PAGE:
Letter to the Editor: Boone and Greene County Clerks encourage Missouri college students to vote

Democrat Brianna Lennon and Republican Shane Schoeller jointly drafted this bipartisan op-ed to inform students on how to get involved in the voting process.
Boone and Greene County Clerks Brianna Lennon and Shane Schoeller. Courtesy of Boone and Greene County Clerks.

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In any other presidential election year, county clerks would be inundated with the fruits of voter registration drives across college campuses, but this year — as COVID-19 throws a wrench into the best-laid plans of 2020 — students are finding new ways to encourage others to get involved in the upcoming election. Students are registering to vote online, using social media to educate their peers and navigate the voting options available to them in Missouri. As local election authorities, we both remember our first votes cast in a presidential election and know how important it is that every voter has the tools they need to make their voice heard.

Registering to vote

With midterms fast approaching and Zoom meetings filling up the calendar, now is the time to check voter registration or register to vote for the first time. The deadline for registration is Oct. 7 in Missouri, so don’t procrastinate.

Students who plan to register at a campus address should visit GoVoteMissouri.com to complete voter registration online or check out vote.gov if they’re registered in their home state. If registered at a campus address, the new registration will cancel any previous registration in another county and give more options to cast a ballot in the Nov. 3 election.

The absentee voting period begins Sept. 22.

Voting Options

It’s important to exercise your right to vote. Those who plan to vote in Missouri have three options available for casting a ballot.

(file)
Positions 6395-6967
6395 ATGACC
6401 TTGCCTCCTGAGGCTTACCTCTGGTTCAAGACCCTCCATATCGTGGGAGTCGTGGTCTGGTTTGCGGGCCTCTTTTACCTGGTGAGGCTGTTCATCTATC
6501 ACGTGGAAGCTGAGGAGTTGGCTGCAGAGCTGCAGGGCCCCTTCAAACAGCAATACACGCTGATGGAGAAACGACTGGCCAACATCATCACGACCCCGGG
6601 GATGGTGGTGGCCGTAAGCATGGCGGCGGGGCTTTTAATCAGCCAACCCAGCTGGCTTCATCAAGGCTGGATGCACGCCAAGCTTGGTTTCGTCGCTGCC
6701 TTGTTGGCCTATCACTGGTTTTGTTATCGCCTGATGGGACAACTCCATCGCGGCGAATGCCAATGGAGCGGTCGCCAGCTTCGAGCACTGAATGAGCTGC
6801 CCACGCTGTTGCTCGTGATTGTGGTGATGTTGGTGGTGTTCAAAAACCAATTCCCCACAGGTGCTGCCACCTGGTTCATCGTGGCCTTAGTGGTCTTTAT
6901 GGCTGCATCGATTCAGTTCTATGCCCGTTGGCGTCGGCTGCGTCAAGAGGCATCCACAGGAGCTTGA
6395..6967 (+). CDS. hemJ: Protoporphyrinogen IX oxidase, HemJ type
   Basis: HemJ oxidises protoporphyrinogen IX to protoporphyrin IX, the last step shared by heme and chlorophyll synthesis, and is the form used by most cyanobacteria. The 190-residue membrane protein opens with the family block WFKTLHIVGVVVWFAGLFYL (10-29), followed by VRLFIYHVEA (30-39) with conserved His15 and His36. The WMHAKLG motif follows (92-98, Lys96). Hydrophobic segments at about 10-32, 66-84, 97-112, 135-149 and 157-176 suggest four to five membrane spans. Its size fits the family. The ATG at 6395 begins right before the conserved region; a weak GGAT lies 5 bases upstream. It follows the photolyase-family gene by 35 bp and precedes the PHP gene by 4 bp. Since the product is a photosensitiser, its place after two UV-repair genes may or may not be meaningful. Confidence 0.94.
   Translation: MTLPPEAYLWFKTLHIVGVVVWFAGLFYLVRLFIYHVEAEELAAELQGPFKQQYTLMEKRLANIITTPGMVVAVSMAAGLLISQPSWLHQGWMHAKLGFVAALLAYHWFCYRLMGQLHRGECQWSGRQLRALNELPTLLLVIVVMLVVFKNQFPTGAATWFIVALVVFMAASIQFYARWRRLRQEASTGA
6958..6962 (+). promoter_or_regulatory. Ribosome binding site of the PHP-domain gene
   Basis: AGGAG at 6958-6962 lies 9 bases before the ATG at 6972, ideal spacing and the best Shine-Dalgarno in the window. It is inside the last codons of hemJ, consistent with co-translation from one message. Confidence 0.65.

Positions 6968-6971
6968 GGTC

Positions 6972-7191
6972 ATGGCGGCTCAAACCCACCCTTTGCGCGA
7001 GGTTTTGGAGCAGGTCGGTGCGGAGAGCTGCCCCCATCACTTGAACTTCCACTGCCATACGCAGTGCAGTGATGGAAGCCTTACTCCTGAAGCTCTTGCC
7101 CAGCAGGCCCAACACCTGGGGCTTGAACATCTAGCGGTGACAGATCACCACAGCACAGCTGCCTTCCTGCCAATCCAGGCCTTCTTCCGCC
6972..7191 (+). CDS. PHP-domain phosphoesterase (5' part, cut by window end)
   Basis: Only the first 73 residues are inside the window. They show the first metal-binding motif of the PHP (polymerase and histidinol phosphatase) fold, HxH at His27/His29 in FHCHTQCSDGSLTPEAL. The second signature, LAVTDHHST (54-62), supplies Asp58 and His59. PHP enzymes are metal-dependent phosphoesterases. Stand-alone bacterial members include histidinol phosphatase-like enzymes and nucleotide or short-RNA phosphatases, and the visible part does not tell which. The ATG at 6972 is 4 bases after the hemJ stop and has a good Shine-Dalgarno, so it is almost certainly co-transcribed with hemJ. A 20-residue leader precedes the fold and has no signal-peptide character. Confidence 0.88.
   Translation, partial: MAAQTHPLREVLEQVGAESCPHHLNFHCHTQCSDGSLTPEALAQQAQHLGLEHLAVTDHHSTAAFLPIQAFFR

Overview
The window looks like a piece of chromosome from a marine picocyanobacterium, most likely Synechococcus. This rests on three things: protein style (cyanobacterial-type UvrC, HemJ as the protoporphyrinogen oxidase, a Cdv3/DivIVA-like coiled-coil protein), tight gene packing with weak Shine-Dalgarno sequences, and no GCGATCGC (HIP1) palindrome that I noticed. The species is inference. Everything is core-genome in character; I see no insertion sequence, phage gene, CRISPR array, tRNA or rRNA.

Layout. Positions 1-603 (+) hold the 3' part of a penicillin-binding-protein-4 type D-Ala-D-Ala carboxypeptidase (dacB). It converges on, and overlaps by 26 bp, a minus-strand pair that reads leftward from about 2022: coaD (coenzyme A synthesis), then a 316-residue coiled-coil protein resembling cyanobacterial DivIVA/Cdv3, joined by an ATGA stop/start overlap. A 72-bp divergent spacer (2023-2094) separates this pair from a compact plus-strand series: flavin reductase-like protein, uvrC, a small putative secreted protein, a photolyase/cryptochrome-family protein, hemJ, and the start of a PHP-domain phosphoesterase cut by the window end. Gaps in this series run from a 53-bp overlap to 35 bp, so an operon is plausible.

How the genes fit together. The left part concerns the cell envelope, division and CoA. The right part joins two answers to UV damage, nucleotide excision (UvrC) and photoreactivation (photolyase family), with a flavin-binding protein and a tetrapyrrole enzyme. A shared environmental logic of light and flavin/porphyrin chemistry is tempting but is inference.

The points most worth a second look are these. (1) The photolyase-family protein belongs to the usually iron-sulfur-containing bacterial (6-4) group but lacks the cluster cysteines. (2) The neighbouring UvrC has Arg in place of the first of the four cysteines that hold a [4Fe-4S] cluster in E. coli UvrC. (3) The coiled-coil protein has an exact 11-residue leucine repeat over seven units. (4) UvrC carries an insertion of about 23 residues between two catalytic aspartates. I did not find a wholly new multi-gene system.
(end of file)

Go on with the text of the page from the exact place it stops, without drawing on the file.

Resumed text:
First, one can request an absentee or mail-in ballot and vote by mail. Absentee voting is available to eligible voters who will be out of town on Election Day, are incapacitated or confined due to illness, have contracted COVID-19 or are at risk for contracting or transmitting it. Mail-in ballots are available to any voter who wishes to vote by mail in 2020. There are different instructions to follow for absentee and mail-in ballots, but the simplest way to apply for either is to download an application from the Secretary of State’s website at: sos.mo.gov/CMSImages/ElectionGoVoteMissouri/2020FillableBallotApplication-GeneralElection.pd and send a completed form to your local county clerk.

Those voting by mail-in or an absentee ballot will also need to get their ballot notarized for it to count. This can be done at the county clerk’s office, local library or any of the available notaries on this list (embedded link):https://sos.mo.gov/elections/MailinNotary Once complete, mail-in ballots must be returned to the clerk’s office by mail, but voters or their close relatives can mail or drop off absentee ballots at the office.

A second option is to vote absentee in person at the county clerk’s office. From Sept. 22 through Nov. 2, county clerk offices are open for voters to apply in person, receive their absentee ballot and cast it the same day. This option will work for those who are concerned about finding a notary, relying on the post office or who just prefer an in-person voting experience.

Finally, in-person polling places are always open on Nov. 3. The Secretary of State’s website lists polling places here (embedded link).

Getting Involved

We’re expecting college students — and all voters — to show up in force for the November election. We want every eligible voter to have the opportunity to cast a ballot, and that means that we need to prepare for record-breaking turnout. County clerks across Missouri are recruiting election judges to staff the polls on Election Day, and, as a registered voter, you can help. Election judges run our polling places, assist voters and ensure the integrity of the election itself. They are paid positions and let citizens participate in one of the fundamental components of a democratic republic: elections administration.

However you choose to participate, we want you to know that local election authorities are here to answer any and all questions. In an era of seemingly unparalleled disagreement between Democrats and Republicans, as election authorities from both parties, we have and will continue to work together to protect your right to vote. We encourage voters to reach out to their local county clerk or elections board to learn what’s on the ballot, sign up to be a poll worker and explore their options for exercising your right to vote this fall. #Vote2020!

Edited by Sofi Zeman | szeman@themaneater.com

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